The author recalls a history of sexual abuse that began when she was just three-years-old
The author recalls a history of sexual abuse that began when she was just three-years-old

The Incest Diary: Harry Potter publisher set to launch memoir of girl’s 18-year abusive relationship with her dad

The new book about one woman's abuse has been described as 'graphic and harrowing'

Sarah Young
Tuesday 04 July 2017 12:10
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The publisher of Harry Potter has defended launching a book which details a woman's 18-year abusive and incestuous relationship with her father.

Bloomsbury, which published JK Rowling’s famed fantasy series, is set to launch The Incest Diary on July 18, but the book has sparked controversy over its disturbing content, and fears the claims could have been made up.

In the book, the anonymous author describes how her father first abused her when she was three through to her 20s, and says her mother knew about it.

With the controversy surrounding the book in mind, the book’s America editor, Lorin Stein, has been quick to jump to its defence and has even taken the unusual step of attaching a pre-emptive note to the text in order to verify its authenticity.

"I have no doubt about her honesty or clarity of mind," Stein writes. "We are publishing it because we believe it is a work of art."

Stein also insists that FSG "interviewed old friends to whom the author confided the fact of her abuse years ago," and they have also seen medical records, which were unavailable to the author when she was writing, that match her recollections.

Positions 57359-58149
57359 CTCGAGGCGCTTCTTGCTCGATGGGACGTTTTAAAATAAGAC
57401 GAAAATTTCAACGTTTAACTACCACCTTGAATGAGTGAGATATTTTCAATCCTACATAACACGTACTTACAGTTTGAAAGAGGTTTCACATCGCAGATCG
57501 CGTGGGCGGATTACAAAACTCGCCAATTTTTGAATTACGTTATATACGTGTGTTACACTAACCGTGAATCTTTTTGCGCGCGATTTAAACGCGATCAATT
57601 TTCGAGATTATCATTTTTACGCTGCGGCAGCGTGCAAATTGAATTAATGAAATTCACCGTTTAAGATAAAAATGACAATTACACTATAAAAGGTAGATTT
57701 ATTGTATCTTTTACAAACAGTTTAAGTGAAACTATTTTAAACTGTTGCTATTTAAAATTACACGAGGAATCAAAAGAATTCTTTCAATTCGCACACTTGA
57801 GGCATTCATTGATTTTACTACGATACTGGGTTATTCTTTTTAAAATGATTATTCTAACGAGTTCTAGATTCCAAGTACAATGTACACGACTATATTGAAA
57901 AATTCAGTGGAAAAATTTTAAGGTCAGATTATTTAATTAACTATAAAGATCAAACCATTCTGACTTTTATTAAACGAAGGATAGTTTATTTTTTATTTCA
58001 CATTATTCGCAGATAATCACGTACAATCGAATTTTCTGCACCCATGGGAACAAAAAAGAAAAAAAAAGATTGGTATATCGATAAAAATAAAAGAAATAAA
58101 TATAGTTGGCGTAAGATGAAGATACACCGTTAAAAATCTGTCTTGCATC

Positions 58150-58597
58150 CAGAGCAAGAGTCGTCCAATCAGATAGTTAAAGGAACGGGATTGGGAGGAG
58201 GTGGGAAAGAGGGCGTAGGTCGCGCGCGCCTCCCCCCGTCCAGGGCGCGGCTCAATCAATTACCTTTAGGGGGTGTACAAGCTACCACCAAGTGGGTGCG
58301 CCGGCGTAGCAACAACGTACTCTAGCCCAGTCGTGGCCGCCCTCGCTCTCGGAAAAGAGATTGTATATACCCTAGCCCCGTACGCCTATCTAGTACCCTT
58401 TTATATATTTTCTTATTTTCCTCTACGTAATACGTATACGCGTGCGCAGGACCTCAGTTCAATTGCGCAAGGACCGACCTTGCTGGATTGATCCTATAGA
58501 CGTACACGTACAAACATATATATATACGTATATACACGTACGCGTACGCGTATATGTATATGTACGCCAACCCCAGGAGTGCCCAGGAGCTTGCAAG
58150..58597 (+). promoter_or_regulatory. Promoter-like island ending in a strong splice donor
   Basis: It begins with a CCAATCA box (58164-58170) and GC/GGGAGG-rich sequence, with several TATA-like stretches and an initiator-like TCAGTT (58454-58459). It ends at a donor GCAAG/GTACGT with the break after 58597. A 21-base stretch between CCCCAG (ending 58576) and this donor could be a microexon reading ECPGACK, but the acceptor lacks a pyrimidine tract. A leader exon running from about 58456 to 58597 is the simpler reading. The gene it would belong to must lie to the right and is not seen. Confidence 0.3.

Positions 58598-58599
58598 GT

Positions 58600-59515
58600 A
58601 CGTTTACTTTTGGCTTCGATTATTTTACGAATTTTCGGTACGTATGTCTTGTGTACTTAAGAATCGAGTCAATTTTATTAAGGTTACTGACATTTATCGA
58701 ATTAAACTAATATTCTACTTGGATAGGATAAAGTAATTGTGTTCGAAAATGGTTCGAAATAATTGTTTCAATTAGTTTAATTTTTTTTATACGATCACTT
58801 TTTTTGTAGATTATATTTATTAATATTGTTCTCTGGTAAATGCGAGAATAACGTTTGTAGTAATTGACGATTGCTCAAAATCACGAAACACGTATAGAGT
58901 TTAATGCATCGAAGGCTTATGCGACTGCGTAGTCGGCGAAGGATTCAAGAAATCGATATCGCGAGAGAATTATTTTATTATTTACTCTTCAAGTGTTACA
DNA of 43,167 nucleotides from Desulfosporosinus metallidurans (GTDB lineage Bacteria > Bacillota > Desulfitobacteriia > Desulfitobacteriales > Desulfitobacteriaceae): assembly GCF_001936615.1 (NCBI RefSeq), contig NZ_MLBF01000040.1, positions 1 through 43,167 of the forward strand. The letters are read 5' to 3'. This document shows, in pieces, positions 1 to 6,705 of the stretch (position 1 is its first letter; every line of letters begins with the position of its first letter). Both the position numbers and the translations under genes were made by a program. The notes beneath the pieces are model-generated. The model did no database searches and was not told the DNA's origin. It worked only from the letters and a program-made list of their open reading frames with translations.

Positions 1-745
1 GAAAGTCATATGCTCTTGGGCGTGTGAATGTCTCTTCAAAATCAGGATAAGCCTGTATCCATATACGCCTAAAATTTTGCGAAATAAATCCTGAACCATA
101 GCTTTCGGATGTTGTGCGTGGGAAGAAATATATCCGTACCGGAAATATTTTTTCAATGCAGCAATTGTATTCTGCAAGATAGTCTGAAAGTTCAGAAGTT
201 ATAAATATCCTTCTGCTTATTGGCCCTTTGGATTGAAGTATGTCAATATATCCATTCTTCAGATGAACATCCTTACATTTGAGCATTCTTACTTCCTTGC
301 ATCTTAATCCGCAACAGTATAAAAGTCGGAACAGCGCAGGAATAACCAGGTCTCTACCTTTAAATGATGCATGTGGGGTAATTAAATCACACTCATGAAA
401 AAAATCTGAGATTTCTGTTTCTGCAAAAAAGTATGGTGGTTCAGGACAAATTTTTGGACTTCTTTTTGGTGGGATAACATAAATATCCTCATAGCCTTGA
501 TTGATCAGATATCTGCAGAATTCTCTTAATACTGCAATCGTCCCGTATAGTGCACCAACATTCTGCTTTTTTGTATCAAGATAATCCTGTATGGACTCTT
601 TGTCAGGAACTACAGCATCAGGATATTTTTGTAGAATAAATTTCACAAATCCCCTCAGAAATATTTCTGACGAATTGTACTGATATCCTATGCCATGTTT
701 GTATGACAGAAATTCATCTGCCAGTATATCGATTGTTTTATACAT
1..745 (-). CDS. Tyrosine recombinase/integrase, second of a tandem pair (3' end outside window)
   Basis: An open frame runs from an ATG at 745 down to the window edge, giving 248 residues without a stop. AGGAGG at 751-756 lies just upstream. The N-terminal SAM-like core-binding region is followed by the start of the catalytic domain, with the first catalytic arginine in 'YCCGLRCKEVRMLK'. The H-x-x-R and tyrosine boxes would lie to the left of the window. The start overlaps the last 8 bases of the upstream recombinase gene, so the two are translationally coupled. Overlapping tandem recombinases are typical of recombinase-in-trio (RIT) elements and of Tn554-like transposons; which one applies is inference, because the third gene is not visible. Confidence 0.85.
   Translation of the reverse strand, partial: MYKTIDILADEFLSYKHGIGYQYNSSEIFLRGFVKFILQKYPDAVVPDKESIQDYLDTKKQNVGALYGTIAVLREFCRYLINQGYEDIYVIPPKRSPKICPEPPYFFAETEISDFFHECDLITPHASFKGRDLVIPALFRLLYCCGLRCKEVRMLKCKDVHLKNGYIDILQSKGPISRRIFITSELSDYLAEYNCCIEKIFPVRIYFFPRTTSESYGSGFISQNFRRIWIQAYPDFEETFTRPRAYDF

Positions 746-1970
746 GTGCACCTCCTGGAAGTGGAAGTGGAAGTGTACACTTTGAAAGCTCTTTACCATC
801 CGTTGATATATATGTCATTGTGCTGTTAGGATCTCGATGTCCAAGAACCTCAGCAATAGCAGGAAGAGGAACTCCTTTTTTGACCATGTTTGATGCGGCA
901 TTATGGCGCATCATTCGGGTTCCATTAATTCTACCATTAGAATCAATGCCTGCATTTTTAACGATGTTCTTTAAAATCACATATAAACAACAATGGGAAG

Similarly, while acknowledging that "some people are very uncomfortable with this book", Alexis Kirschbaum, Bloomsbury’s publishing director, insists that it is "incredibly beautifully written".

Described by the publisher as a "graphic and harrowing" memoir, the book is written by an anonymous author, who appears to be in her forties, and describes sexual activity in explicit detail.

She writes that her father first abused her when she was three and that their sexual relationship lasted into her twenties, claiming that her mother and other family members were aware of it.

"To my mother, I was the other woman. She often told me that she wished I hadn't been born," the author writes.

When she was eight, the family moved to a new house. "I assumed the master bedroom was for me and my father and that my mother would sleep in one of the other bedrooms", she writes.

But, the account becomes all the more shocking when the author makes it clear that she enjoyed much of the sex with her father, particularly throughout her teenage years.

While the author, and her parents' identities remain unknown, Kirschbaum said Stein had known the author "for about a decade", suggesting that she may be a professional writer who has published other work.

Esther Rantzen, the television presenter who set up the Childline support service, has spoken out about her fears that it could appeal to “prurient” readers.

In two minds about its publication, Rantzen said, “For many survivors of abuse it is comforting to know about others and that they can survive.

“I can still recall when we set up Childline 30 years ago, one youngster saying, ‘I love my daddy but I hate what he does.’”

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